Two shoeshine boys in postwar Rome, Italy, save up to buy a horse, but their involvement as dupes in a burglary lands them in juvenile prison where the experience take a devastating toll on their friendship.
Vittorio De Sica
An old woman finds a baby among the cauliflowers in her garden. She takes care of the orphan, and calls him Totò. When she dies, he is sent to an orphanage, which he leaves as a teenager. ... See full summary »
Vittorio De Sica
Six vignettes follow the Allied invasion from July 1943 to winter 1944, from Sicily north to Venice. Communication is fragile. A woman leads an Allied patrol through a mine field; she dies ... See full summary »
Umberto Ferrari, aged government-pensioner, attends a street demonstration held by his fellow pensioners. The police dispense the crowd and Umberto returns to his cheap furnished room which he shares with his dog Flick. Umberto's lone friend is Maria, servant of the boarding house. She is a simple girl who is pregnant by one of two soldiers and neither will admit to being the father. When Umberto's landlady Antonia demands the rent owed her and threatens eviction if she is not paid, Umberto tries desperately to raise the money by selling his books and watch. He is too proud to beg in the streets and can not get a loan from any of his acquaintances. He contracts a sore throat, is admitted to a hospital and this puts a delay on his financial difficulty. Discharged, he finds that his dog is gone and, following a frantic search, locates him in the city dog pound. His room has been taken over by the landlady and the now-homeless Unberto determines to find a place for his beloved dog, and ... Written by
Les Adams <email@example.com>
There are two dogs used in the film. The trained one has a black head and its right side is white. Another dog, with a white muzzle and a black spot on its right flank, is used in two scenes - firstly, when Umberto is hiding from the police after the demonstration and, secondly, when he reclaims Flike from the pound. See more »
The position of Umberto's bag on the seat changes between the scenes whilst he is trying to give Flike way and when he returns from the railway line. See more »
As I watched Umberto D., by Oscar nominated actor and legendary Oscar winning director Vittorio De Sica, I knew clearly one thing for certain- Carlo Battisti, playing the role of retired civil servant Umberto Domenico Ferrari, is the most convincing non-professional actor in any given decade of European movie-making. He knows the purpose De Sica is after within every ounce of his soul (one can see it repeatedly in his eyes, the small mannerisms)- this is a story of loss, sad yet in an outlook and outcome that is cruel up to a point and never fiddles with the viewer's emotions dishonestly. Therefore, one can see him, in a sense, for what he is- he's us, merely you and I at the end of our lines of life with one wrong step sent to us after another.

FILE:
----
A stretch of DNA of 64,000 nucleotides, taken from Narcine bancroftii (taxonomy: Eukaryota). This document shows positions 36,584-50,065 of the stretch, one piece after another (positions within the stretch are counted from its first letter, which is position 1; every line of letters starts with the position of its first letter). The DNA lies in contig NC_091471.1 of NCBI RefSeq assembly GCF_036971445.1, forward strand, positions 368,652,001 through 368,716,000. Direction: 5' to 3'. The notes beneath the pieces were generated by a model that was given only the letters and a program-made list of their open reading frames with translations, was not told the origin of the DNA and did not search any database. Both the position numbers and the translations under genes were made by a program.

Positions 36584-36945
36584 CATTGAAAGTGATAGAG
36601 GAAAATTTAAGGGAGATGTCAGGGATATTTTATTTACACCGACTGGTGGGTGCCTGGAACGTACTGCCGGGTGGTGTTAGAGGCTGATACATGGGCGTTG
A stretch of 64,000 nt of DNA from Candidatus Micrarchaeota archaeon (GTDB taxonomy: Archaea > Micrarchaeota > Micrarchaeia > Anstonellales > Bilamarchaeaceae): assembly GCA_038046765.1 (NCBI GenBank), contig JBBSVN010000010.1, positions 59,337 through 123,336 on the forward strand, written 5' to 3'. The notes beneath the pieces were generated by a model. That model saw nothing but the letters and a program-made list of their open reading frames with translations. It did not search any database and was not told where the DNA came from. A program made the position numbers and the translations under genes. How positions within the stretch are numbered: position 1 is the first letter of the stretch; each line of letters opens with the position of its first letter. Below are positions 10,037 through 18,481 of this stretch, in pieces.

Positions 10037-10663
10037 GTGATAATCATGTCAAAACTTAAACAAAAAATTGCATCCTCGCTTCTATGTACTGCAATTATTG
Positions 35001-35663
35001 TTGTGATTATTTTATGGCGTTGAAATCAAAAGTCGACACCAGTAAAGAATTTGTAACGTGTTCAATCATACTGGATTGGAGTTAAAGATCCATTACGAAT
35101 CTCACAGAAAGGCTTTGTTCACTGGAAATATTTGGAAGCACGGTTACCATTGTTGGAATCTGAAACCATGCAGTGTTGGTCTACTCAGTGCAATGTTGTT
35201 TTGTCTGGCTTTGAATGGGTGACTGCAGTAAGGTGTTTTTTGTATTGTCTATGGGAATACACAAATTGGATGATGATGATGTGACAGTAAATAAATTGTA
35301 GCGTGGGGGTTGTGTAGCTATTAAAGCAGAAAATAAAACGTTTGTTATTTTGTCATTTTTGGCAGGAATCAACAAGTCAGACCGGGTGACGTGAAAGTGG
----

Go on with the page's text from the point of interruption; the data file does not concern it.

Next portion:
Battisti's Umberto is retired, known fairly among his past employees, and living in a dank, infested one room who seems to be on the standard downward spiral for such a neo-realist effort (indeed, like The Bicycle Thief, many of the elements against him are from society's natural pitfalls). His health starts to go, as he gets a fever, and is sent unsympathetically to the hospital and returns to find the place being torn at each wall. The landlady wants him out, since she will only accept full rent instead of partial rent, and the maid of the house (Maria Pia-Casillo), while kind and friendly, lives in a similar prism of fear and emptiness. However, even she can't help him in the financial difficulties. This leads him out into the streets outside of Rome, where the film plays out like a Chaplin movie, without the humor and female companion- only with his best friend in the world, a little dog named Flag.
By the 3rd act of this epitome of heartbreaker movie-making, a quote passed through my head that Michelangelo Antonionni once stated: The actor is a moving object. That sentence, I can guess, is true of Battisti, as well as for his little dog. Aldo Graziati's camera follows him and his companion like another piece of the frame, which makes our focus on them all the more compelling. They're just their, acting the ways an old man and his pet act with one another, which is care and devotion. Battisti, in turn, delivers for De Sica an over-whelming performance of emotion. The very last scene is one of the definitive milestones of the movement at the time in Italy - despite it all; a relationship between a man and his "best friend" can be stronger in desperate times than a man can have with a fellow human being. Truly, this ending is quite suitable for one of the best films of it's time, and for De Sica a memorial tribute to his father. A++
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